Controversial Steve Jobs movie gets love from Apple PR vet


The latest Hollywood take on Steve Jobs' life is fueling a battle over the Apple leader's legacy.
The latest Hollywood take on Steve Jobs' life is fueling a battle over the Apple leader's legacy.
Photo: François Duhamel/©2015 Universal Studios

The new Steve Jobs movie gets just about everything wrong, says the PR veteran who worked with the Apple CEO during the first Macintosh’s launch. From the situations to the dialogue, almost nothing’s accurate.

“How many things are not true in the movie?” laughed Silicon Valley PR vet Andrea “Andy” Cunningham during a phone interview with Cult of Mac. “Several hundred!”

But Cunningham said she loves the new Steve Jobs biopic anyway, because it captures the truth — a truthier truth.

Michael Fassbender still doesn’t look much like Steve Jobs in first teaser trailer

Michael Fassbender as Steve Jobs.
Michael Fassbender as Steve Jobs.
Photo: Universal Pictures

The first official trailer for the Steve Jobs movie we’ve all been waiting for is finally here. The one-minute clip gives us an early look at Michael Fassbender as Apple’s co-founder and former CEO, along with co-stars Kate Winslet, Seth Rogen and Jeff Daniels.

The problem with Becoming Steve Jobs? Too much Steve Jobs

The world needs more insight into how Apple works, but you won't find that in Becoming Steve Jobs. Photo: Jim Merithew/Cult of Mac
The world needs fresh insight into how Apple works, but you won't find much of that in Becoming Steve Jobs. Photo: Jim Merithew/Cult of Mac

One of Steve Jobs’ favorite recordings was The Beatles working on version after version of “Strawberry Fields Forever.”

The new Jobs biography, Becoming Steve Jobs, is like that recording: It serves up fresh takes on oft-told stories from Apple’s history, this time with more sugarcoating.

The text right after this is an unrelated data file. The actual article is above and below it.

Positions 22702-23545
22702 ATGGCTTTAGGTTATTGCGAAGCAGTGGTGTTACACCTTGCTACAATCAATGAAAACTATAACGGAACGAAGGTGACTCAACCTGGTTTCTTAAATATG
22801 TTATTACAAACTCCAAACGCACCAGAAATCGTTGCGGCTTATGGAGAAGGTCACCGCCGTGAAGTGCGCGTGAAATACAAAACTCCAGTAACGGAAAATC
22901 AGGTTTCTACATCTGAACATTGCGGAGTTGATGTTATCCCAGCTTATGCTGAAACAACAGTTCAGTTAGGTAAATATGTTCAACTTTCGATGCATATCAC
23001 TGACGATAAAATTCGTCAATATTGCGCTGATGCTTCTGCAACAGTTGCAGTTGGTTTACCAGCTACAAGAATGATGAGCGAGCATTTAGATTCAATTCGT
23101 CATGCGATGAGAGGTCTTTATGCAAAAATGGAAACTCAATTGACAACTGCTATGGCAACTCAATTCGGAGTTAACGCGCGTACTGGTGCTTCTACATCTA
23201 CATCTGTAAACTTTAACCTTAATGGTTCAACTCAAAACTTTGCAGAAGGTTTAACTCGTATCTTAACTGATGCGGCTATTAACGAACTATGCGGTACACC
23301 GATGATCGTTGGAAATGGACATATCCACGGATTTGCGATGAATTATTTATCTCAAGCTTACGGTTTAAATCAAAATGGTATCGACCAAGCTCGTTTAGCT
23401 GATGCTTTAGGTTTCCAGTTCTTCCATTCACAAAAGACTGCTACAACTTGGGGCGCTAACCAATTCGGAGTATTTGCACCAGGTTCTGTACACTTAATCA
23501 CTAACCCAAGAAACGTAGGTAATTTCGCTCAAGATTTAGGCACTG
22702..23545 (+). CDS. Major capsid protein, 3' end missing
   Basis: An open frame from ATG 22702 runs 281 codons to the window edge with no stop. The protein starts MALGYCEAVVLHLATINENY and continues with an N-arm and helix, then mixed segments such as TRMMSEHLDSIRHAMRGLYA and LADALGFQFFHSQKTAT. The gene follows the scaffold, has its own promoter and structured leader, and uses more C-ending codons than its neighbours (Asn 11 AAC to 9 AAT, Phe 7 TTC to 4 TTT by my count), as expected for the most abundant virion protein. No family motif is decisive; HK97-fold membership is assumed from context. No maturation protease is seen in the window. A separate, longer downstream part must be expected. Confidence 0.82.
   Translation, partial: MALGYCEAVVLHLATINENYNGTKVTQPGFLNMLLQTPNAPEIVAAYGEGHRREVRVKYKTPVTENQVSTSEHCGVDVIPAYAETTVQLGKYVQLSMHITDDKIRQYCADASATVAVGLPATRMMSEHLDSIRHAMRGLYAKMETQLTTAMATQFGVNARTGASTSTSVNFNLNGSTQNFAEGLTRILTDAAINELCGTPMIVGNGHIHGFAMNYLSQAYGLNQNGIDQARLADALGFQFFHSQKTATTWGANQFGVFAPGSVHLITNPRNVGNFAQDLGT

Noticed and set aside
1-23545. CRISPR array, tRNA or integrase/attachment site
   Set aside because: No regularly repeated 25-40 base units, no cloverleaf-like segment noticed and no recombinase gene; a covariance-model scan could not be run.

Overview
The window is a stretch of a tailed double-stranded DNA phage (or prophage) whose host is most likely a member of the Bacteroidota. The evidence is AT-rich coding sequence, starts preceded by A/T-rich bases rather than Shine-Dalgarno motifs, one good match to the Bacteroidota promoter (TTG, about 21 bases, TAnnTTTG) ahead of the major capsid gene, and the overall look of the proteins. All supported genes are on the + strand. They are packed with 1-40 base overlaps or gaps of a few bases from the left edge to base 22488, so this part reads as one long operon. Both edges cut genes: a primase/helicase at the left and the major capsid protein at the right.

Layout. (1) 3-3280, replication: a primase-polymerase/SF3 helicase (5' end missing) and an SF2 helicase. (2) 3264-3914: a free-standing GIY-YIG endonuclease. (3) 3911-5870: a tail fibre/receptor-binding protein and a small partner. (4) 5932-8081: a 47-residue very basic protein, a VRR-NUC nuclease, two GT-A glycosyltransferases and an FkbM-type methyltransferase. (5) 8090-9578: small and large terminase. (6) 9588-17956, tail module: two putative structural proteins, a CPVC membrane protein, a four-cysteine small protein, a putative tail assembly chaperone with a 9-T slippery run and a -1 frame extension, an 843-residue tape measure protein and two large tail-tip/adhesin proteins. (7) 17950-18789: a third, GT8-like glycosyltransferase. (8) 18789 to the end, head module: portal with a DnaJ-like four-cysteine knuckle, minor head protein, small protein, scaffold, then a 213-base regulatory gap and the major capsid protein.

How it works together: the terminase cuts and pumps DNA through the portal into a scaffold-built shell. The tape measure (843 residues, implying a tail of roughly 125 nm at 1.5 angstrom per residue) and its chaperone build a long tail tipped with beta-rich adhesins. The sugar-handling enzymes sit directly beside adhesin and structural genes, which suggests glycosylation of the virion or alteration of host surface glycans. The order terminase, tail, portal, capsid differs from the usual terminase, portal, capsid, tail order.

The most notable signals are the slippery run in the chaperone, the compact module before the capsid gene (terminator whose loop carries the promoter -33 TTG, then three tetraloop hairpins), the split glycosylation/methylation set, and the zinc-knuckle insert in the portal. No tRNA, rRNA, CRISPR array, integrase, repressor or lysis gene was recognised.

Apple officially loves new Steve Jobs bio, hated old one


Becoming Steve Jobs? More like Forgetting Walter Isaacson. Photo: Penguin Random House

You may have suspected that the new biography Becoming Steve Jobs had Apple’s official endorsement the moment it was revealed that Jony Ive, Tim Cook, Eddy Cue, Pixar’s John Lasseter and Jobs’ widow, Laurene Powell Jobs, offered their participation.

However, with just one day to go until the book’s release, the word is now officially out: This is Apple’s sanctioned version of the Steve Jobs story.

“After a long period of reflection following Steve’s death, we felt a sense of responsibility to say more about the Steve we knew,” Apple spokesman Steve Dowling said. “We decided to participate in [the] book because of [author Brent Schlender’s] long relationship with Steve, which gave him a unique perspective on Steve’s life. The book captures Steve better than anything else we’ve seen, and we are happy we decided to participate.”

Tim Cook offered Steve Jobs his liver, and other revelations from new biography


New biography Becoming Steve Jobs gets to the heart of Apple's mercurial co-founder. Photo: Ben Stanfield/Flickr CC

I can’t wait to read Becoming Steve Jobs: The Evolution of a Reckless Upstart into a Visionary Leader. The upcoming biography, by veteran reporters Brent Schlender and Rick Tetzeli, promises to be the definitive telling of Steve Jobs’ life.

The writers scored interviews with major players including Tim Cook, Jony Ive, Eddy Cue, Pixar’s John Lasseter, Disney CEO Bob Iger and Jobs’ widow, Laurene Powell Jobs. The result is a book loaded with interesting anecdotes and insights about the former Apple CEO.

I haven’t yet read the whole thing (it comes out March 24), but while pre-ordering my copy on Amazon, I could initially access a significant portion of the biography through the site’s “Look Inside the Book” feature. (Amazon later blocked out far more of the book’s contents.)

From what I’ve seen, some of the stories are pretty sensational — providing new details into the close relationship between Jobs and Cook, revealing Jobs’ secret plan to buy Yahoo!, and much more.

Want a few of the highlights? Check them out below.